With the local and European elections just a week away, Chris Baynes looks at the council contenders and how Town Hall could change on May 22.
Realistically there are just two horses in the race to command Croydon's town hall, with control currently delicately poised 37 seats to 33 in favour of Coun Mike Fisher's Conservatives. A swing of just three seats would hand the reins back to Labour and Coun Tony Newman for the first time since 2006.
The battle for popularity at the polls has been fought over issues such as spending on the council's £120m new offices, Bernard Weatherill House, cleanliness of streets plagued by fly-tipping, and Labour's historic record of council tax rises.
Conservatives (37 current seats/70 candidates standing)
- Freeze council tax next year
- Resurface roads
- Build new schools
Coun Mike Fisher, Conservative leader, said: "When we took over from Labour, the finances were in a dreadful state. We have focussed on delivering good value services whilst keeping council tax increases low - or negative, as we have this year."
Croydon Conservatives leader Coun Mike Fisher
Labour (33 current seats/70 standing)
- 30 per cent of all new housing to be affordable
- Crack down on fly-tipping
- Reversal of libraries outsourcing contract
Coun Tony Newman, Labour leader, said: "It is absolutely crystal clear to us that there is a major concern across Croydon about the state of the streets, fly-tipping and what you might call low-level anti-social behaviour.
"It should be a first priority of a council to keep the streets clean and safe and we don't think that's happening at the moment."
Labour leader Coun Tony Newman
The chasing pack
No parties others than Labour and the Conservatives hold seats in Croydon Council and none seriously threaten to break their stranglehold on the borough's politics. But three - the Lib Dems, Ukip and the Green Party - have a real chance of securing genuine influence in the council chamber.
If any of this chasing pack can nick a seat, it could give them a deciding vote in town hall debates and break the current majority-rules system that makes them a foregone conclusion.
The national shift in mood following the formation of the coalition Government could have fatally damaged the Lib Dems locally, but Coun Mike Fisher's Conservatives clearly see Ukip as a genuine threat: they have dedicated plenty of words in their campaign material to warning a vote for Ukip could lead to a Labour council.
Lib Dems (46 standing)
- Replace current cabinet system with open, cross-party committee system
- Establish local area committees with their own budgets
- Have open tendering processes for all major contracts
Chris Adams, candidate in Addiscombe and spokesman for Croydon Lib Dems, said: "The powers that be in Croydon need a bit of unsettling.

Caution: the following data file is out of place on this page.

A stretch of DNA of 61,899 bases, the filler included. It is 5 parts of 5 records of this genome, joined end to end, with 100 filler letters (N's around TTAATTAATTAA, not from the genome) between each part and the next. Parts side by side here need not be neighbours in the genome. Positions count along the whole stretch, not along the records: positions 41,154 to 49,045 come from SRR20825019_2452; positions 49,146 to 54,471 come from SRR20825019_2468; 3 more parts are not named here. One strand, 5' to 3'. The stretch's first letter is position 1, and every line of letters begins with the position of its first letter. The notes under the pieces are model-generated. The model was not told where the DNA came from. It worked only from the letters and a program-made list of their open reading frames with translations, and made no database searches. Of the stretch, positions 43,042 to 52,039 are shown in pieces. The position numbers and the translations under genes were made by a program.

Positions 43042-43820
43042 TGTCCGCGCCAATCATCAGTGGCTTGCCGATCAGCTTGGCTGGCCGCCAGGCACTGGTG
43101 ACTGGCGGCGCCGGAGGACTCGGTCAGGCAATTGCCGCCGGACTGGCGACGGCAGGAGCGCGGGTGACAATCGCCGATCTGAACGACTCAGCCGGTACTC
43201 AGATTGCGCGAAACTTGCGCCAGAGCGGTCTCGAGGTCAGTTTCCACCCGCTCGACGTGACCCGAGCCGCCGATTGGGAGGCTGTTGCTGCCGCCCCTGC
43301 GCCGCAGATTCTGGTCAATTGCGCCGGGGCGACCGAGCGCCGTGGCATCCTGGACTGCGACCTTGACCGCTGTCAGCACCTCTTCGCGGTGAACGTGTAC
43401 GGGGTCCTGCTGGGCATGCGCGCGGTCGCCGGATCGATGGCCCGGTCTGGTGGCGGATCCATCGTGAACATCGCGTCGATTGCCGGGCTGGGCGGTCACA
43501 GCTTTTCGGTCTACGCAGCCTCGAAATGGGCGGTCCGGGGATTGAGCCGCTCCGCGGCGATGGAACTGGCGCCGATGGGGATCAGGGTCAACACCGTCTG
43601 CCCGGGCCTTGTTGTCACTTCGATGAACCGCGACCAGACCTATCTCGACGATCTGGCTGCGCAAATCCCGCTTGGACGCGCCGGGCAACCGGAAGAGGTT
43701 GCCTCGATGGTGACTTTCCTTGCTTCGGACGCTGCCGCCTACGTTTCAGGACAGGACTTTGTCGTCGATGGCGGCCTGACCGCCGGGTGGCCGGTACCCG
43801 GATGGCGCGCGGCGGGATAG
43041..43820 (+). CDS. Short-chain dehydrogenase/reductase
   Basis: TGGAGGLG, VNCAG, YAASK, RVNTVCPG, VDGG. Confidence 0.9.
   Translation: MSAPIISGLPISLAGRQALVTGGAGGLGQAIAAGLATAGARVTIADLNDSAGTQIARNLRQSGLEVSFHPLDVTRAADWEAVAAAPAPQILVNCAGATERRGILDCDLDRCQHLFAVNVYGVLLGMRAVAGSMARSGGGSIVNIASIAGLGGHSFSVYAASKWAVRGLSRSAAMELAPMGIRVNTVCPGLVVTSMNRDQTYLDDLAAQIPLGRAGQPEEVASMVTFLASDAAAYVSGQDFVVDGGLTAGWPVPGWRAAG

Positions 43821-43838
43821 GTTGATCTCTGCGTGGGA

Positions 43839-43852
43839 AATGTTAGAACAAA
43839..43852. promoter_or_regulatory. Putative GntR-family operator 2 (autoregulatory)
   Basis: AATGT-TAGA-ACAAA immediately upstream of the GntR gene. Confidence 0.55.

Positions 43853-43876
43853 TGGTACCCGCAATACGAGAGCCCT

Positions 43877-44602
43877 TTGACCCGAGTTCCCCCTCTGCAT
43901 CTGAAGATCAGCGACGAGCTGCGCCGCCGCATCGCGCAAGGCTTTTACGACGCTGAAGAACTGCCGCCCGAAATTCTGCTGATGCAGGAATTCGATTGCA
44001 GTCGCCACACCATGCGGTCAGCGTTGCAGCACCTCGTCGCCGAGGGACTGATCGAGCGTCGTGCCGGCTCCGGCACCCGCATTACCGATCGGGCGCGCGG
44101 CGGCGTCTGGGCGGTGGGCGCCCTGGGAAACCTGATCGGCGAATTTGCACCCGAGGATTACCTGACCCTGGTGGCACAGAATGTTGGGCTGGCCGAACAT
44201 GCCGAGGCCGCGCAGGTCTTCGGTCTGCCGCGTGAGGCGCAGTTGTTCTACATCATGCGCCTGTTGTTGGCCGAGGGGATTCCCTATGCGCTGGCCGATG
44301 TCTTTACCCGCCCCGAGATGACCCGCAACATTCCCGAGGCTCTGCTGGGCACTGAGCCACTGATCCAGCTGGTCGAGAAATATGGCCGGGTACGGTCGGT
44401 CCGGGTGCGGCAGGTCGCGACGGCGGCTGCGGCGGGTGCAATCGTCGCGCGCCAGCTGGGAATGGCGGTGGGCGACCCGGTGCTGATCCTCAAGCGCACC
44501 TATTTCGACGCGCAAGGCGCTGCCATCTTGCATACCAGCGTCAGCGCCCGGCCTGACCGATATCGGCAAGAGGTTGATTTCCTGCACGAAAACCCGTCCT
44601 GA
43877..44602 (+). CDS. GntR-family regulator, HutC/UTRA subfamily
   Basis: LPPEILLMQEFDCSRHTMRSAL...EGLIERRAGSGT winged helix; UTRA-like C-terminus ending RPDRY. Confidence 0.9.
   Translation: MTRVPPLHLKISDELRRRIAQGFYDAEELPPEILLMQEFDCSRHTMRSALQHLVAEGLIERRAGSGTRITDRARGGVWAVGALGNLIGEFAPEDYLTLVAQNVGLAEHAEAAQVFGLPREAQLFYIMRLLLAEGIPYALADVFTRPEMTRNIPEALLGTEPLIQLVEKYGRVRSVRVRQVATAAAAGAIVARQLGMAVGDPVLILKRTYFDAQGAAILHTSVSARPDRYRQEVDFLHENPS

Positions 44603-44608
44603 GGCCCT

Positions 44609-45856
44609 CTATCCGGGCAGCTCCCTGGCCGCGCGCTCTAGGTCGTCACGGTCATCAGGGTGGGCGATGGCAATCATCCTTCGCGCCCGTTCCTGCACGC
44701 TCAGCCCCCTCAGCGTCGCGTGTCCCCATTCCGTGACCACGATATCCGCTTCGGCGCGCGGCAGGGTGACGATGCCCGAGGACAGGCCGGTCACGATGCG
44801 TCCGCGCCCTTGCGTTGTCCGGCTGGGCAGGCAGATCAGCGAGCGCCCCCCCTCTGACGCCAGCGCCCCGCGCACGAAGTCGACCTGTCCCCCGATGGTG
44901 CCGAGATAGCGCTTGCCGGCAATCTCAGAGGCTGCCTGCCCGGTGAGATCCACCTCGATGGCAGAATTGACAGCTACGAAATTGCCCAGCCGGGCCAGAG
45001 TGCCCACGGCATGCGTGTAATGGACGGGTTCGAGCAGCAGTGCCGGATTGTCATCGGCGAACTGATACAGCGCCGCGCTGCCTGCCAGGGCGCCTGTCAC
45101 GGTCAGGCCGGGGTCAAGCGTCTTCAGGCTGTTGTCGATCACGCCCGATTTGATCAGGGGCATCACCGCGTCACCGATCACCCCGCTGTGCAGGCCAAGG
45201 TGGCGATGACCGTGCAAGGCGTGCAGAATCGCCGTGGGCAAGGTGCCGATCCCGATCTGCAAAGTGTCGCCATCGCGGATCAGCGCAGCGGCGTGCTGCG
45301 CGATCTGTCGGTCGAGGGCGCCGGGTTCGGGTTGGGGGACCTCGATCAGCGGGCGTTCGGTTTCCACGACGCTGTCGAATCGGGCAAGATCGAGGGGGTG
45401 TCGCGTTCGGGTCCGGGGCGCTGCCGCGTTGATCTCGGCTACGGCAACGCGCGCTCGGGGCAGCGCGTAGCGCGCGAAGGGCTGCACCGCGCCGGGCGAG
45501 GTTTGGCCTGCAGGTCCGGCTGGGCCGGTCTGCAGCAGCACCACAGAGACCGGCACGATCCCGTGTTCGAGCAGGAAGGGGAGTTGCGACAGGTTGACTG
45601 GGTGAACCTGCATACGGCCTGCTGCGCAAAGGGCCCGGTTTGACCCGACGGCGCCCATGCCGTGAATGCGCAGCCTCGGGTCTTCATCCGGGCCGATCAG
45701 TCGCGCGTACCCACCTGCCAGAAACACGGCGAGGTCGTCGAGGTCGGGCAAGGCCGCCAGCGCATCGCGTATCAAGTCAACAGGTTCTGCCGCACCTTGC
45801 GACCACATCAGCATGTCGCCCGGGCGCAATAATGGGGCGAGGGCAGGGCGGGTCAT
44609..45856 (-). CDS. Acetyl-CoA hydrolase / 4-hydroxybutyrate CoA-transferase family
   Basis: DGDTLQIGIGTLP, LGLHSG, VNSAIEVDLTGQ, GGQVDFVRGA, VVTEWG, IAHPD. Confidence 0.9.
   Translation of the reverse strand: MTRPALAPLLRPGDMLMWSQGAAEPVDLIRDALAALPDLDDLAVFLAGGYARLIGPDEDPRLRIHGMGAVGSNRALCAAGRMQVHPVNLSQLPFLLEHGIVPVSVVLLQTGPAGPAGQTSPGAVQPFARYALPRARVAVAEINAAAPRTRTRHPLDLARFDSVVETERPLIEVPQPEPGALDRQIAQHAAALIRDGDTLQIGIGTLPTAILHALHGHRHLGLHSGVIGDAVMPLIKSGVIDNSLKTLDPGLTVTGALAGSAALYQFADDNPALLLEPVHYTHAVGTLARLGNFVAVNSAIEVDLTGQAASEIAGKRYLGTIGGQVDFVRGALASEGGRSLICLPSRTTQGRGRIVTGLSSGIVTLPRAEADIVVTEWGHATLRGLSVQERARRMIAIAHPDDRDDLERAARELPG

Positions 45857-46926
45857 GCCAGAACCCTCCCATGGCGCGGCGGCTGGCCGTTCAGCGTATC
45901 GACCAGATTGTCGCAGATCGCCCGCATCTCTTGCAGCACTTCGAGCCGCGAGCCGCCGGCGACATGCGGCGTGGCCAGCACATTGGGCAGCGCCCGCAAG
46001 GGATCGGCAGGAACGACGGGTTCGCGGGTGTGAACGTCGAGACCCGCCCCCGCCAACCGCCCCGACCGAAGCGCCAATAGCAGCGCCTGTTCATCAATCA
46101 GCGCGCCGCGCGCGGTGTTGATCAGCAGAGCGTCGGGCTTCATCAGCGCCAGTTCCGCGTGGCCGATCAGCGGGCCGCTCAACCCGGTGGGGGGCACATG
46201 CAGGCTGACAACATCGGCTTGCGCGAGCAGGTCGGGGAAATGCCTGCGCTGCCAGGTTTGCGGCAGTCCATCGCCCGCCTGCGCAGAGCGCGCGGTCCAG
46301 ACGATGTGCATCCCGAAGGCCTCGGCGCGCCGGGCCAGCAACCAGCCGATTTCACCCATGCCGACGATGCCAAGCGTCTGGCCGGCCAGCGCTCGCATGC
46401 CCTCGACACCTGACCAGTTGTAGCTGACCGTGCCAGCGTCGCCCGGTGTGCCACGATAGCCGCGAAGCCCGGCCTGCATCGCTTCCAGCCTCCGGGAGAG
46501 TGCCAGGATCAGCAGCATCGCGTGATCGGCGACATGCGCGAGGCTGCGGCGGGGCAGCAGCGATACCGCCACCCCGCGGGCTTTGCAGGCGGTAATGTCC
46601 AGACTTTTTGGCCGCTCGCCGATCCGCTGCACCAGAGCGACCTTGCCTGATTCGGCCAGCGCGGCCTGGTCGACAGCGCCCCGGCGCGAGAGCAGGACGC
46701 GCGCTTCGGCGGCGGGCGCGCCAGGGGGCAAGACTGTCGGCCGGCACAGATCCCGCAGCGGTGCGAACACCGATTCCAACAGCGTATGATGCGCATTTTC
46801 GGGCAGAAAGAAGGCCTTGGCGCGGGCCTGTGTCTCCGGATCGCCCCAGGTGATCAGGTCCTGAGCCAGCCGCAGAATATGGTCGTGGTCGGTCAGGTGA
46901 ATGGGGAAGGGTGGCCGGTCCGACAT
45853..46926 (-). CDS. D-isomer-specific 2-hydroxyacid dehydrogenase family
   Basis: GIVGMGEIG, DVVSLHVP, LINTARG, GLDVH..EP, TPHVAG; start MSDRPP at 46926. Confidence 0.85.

"The past few years spent representing residents' concerns to a cynical council that seems only to go through the motions of listening to the public has not put me off. It has only made me more determined to see that business-as-usual local politics changes for the benefit of residents."
Ukip (42 standing)
- No party whip - councillors vote on personal conscience
- Campaign to reduce salary of chief executive and other directors who receive more than £100,000 per year
- Bring libraries back under council control
Peter Staveley, chairman of Croydon Ukip, said: "The main parties have tended to take votes in the north and south of the borough for granted and that's one of the things we are campaigning on. Our candidates will be responsive to what local people want in the wards and not what any group leader wants.
"We also want keep frontline services but reduce the bureaucracy and waste and hopefully at one point reduce council tax."
Green Party (70 standing)
- Referendum referendum on Beddington incinerator
- Oppose all fracking in green spaces and under homes
- Consult on 20mph speed limits on all residential roads
Tracey Hague, Green Party coordinator in Croydon, said: "Croydon needs a strong Green voice. The Green party is the only party that opposes fracking and incineration.
"Without principled councillors, we have observed first-hand how an incinerator has been allowed through flawed consultations on Croydon's doorstep."
As ever, a handful of political minnows ranging from the far left to the far right will be vying to pull off a shock in this year's election. The Trade Unionist and Socialist Coalition have five candidates running in Croydon North wards, while the Communist Party's three candidates promise "a genuine alternative to Tory cuts and Labour platitudes".
At the other end of the political spectrum, the British National Party have nominated five candidates predominantly targeting New Addington.
There are also four independents in the running, including a barrister and a former National Front candidate, while the lone Putting Croydon First! entrant will mean a rare appearance for the exclamation mark on the ballot sheet.